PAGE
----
Pasco County Commissioners are eyeing the future and they want to make sure that the county’s burgeoning growth today doesn’t create a multitude of problems later.
County board members are pushing for tighter controls in residential development.
It’s not a new discussion, but two new members recently joined the board and they appear to be keenly interested in these issues.
During commissioner comments at the board’s Jan. 10 meeting, all five commissioners shared thoughts of how the county should proceed, as new residential zoning requests roll in.
Key desires board members expressed include:
- Eliminating 40-foot-wide and 50-foot-wide lots in new residential developments
- Requiring stronger development standards for Built-to-Rent housing communities
- Improving connectivity between neighborhoods
- Proving greater certainty about the county’s regulations and expectations
- Providing more visible public notice posting master-planned unit developments (MPUD) requests
Chairman Jack Mariano and Vice Chairman Ron Oakley don’t want to approve 40-foot-wide and 50-foot-wide lots in new residential developments.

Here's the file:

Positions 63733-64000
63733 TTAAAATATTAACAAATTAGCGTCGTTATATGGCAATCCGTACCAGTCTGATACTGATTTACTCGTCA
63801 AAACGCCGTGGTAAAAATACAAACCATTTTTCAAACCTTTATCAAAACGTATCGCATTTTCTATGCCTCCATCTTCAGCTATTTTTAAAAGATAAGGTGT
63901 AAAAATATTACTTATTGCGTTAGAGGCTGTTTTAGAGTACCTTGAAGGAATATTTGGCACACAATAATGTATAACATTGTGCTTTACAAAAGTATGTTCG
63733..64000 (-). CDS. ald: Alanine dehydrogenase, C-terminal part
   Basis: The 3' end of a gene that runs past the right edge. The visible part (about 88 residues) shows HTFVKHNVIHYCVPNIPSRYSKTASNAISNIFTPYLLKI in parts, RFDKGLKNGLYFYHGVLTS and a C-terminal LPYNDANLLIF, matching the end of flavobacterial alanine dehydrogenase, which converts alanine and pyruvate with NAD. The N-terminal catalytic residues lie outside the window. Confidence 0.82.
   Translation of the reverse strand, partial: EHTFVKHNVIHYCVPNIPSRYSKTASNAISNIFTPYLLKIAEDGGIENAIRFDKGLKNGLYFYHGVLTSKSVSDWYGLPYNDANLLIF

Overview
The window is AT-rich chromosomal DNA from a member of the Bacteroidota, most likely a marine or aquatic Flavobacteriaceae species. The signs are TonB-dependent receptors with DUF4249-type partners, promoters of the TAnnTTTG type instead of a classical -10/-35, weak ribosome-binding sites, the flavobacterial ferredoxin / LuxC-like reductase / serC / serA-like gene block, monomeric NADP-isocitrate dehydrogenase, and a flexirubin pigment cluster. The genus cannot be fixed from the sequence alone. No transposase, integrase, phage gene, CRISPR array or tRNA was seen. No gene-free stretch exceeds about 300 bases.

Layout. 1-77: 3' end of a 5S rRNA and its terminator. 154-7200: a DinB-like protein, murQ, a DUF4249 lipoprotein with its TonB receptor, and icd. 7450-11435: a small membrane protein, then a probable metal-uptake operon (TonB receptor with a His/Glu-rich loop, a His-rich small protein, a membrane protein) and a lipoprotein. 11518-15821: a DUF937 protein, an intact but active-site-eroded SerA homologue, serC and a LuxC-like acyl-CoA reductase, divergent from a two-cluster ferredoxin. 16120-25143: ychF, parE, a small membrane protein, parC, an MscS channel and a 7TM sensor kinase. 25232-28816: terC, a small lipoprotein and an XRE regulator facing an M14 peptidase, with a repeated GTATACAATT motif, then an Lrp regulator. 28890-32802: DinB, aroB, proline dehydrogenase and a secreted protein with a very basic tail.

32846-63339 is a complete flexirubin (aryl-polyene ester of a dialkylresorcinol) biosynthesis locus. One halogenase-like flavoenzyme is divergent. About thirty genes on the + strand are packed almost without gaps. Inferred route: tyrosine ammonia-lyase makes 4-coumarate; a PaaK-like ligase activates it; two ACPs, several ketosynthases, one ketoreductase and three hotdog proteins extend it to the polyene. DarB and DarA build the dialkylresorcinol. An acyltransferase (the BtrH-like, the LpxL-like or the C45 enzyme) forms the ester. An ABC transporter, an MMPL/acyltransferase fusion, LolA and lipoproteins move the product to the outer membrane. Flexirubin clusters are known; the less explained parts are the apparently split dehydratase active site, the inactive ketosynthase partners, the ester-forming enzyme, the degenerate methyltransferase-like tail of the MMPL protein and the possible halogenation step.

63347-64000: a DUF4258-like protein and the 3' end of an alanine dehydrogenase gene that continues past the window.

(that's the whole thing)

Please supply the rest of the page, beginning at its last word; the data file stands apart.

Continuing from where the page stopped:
They want yards to be large enough for kids to play and driveways to be long enough, to keep sidewalks clear.
Recently elected Commissioner Seth Weightman said the Build-to-Rent single-family housing communities should follow the same development regulations as new owner-occupied single-family subdivisions.
Commissioner Kathryn Starkey wants greater connectivity between neighborhoods.
More connections will provide more options, helping to alleviate congestion on major roads, she said.
She also wants more trails, to provide safe ways for people to get from place to place and to offer more recreational options.
Commissioner Gary Bradford wants the county to provide certainty to developers and residents about the county’s regulations and expectations.
Mariano is calling for larger, double-sided signs to alert the public to new MPUD requests. He also wants them to be posted in highly visible places.